Maryland man fights ban on filming cops
The American Civil Liberties Union of Maryland is going after the Baltimore Police Department after Christopher Sharp had his cell phone confiscated and all of its contents destroyed after he filmed police use excessive force on a friend of his during the 2010 Preakness Stakes horserace. As an unnamed female friend was cuffed as she laid belly-down on the floor of the Pimlico Race Course, Sharp hit record on his cell-phone camera to capture the woman bloodied and beaten by a slew of cops. The BPD demanded that he turn the “evidence” over on the spot, only for them to erase the information, however.
Maryland state law makes it illegal for the public to record audio of cops and any subjects that are believed to have a reasonable expectation of privacy in their communications. In September, though, Circuit Court Judge Emory A. Plitt Jr rules that police should not expect such privacy while performing their duties on the job. Judge Plitt ruled in his decision in favor of a motorcyclist who was defending his right to record his own arrest during a traffic stop in Harford County, Maryland.
In the case of Sharp, officers did not make a copy of the supposed-evidence but rather erased it along with the rest of the phone’s contents — including personal recordings of the man and his young son that was accumulated over the course of a year-and-a-half.
“I’m heartbroken over the videos I lost of my son and I doing things together,” Sharp says in a press release. “The videos were keepsakes of memories like his soccer and basketball games, times at the beach and the Howard County fair. It kills me that the police acted as if it was okay for them to could just wipe out some of my fondest memories. I used to trust police, but now I don’t anymore, because of how wrongly the police acted here, and because it seemed like this was just routine procedure for them.”
The ACLU is arguing that the seizure and deletion by the BPD is a violation of Sharp’s constitutional rights. Last week they filed a lawsuit in Baltimore Circuit Court against the city’s police department, its commissioner and three officers that are unnamed in the suit.
In their suit, the ACLU argues that officers in Baltimore "routinely threaten to arrest or punish civilians who document police activity, using the Maryland Wiretap Act and related, inapplicable infractions to back up these threats." Baltimore Police Department spokesman Anthony Guglielmi wouldn’t comment directly on the case to The Associated Press, but said procedure for a cell phone seizure, when taken into police hands for evidence, usually mandates that the officer obtain a search warrant in order to review the footage.
Sharp tells the AP, "It was just normal procedure for them: covering their backs and they didn't care really how it affected anyone else." Other footage of the incident has since surfaced, however, which shows a handful of BPD officers screaming at Sharp’s beaten friend, who attracts a scene as she drips blood over the Clubhouse floor at Pimlico.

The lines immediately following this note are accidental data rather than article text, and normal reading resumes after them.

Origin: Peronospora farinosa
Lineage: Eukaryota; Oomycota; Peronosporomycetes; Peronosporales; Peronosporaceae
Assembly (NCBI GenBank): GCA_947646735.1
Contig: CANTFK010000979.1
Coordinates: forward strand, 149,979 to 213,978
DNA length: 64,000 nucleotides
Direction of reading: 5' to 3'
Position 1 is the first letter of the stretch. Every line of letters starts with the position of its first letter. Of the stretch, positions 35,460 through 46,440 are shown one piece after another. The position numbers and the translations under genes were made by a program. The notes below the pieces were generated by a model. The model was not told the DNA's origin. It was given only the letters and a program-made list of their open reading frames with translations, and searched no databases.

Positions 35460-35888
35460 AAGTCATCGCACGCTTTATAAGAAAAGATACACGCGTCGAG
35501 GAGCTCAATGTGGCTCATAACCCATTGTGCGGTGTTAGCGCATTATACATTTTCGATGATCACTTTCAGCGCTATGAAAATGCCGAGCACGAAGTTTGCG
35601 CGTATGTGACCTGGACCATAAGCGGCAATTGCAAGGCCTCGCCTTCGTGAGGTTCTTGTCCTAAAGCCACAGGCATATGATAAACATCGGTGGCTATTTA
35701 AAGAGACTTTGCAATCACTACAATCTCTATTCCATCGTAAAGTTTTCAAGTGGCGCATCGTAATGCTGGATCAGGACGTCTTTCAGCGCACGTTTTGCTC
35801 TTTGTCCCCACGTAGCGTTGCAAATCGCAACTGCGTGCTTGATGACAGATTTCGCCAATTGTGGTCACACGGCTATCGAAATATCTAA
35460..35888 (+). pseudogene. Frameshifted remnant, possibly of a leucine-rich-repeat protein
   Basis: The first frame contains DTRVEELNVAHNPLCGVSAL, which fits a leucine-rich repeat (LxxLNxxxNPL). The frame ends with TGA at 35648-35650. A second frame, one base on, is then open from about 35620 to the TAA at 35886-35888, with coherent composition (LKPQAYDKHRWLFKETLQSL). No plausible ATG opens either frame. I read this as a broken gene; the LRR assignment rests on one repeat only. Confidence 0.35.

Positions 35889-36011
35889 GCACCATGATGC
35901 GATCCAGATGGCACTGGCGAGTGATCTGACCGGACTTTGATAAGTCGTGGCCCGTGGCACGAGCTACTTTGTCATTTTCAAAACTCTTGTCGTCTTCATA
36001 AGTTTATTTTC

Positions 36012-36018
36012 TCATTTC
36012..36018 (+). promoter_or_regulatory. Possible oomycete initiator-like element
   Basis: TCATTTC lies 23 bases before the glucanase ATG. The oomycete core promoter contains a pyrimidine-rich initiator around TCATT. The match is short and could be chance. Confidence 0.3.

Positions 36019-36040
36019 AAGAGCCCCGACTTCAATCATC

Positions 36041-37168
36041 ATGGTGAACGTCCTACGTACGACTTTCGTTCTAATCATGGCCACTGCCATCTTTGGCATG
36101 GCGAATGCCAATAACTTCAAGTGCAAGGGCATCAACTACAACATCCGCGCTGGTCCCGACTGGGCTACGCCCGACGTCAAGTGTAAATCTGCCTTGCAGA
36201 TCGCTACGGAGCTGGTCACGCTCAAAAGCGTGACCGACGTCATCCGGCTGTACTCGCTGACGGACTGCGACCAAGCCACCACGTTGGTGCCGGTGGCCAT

ACLU Legal Director Deobrah Jeon remarks in a press release that “camera phones have become an important accountability tool” and is also rallying for Sharp and others to have the right to keep an eye on coppers, especially during incidents such as this.
"It is antithetical to a democracy for the government to tell its citizens that they do not have the right to record what government officials say or do or how they behave in public,” added the director.
Hundreds of miles away in Illinois, Michael Allison recently attracted attention after he was charged with five counts of eavesdropping, which, if convicted, would land him in prison for the rest of his life. Allison was filming cops that were inspecting his automobile, parked on his mother’s property.
In response to Allison’s arrest, radio host Alex Jones told RT it’s “the scariest thing I've seen in a long time that the police would knowingly try to put this guy in prison for life for simply videotaping.”
Allison is also seeking help from the ACLU and has refused a plea deal from prosecutors, saying instead he needs to fight for his rights before “we’re all going to lose them,” reports Gather.com.
Sharp is seeking compensation for his suffering and property damages, but the ACLU is also going after the Baltimore Police Department to change their ways. They are asking in their suit for an injunction that would keep officers in the BPD from punishing anyone who makes audio recordings of cops on the job.
During the second, un-erased phone footage, an officer is clearly heard telling someone that they are breaking the law and have to stop recording. The ACLU thinks these videos offer a clear insight into the workings of the police departments that are often gone undocumented, and write in a press release that “Such videos can provide critical evidence, which sometimes disprove allegations of police misconduct, and sometimes prove such allegations.”
The ACLU gave the BPD 21 days to indicate how they would respond to their intention to sue but the Police Department has yet to issue a statement, over a month later.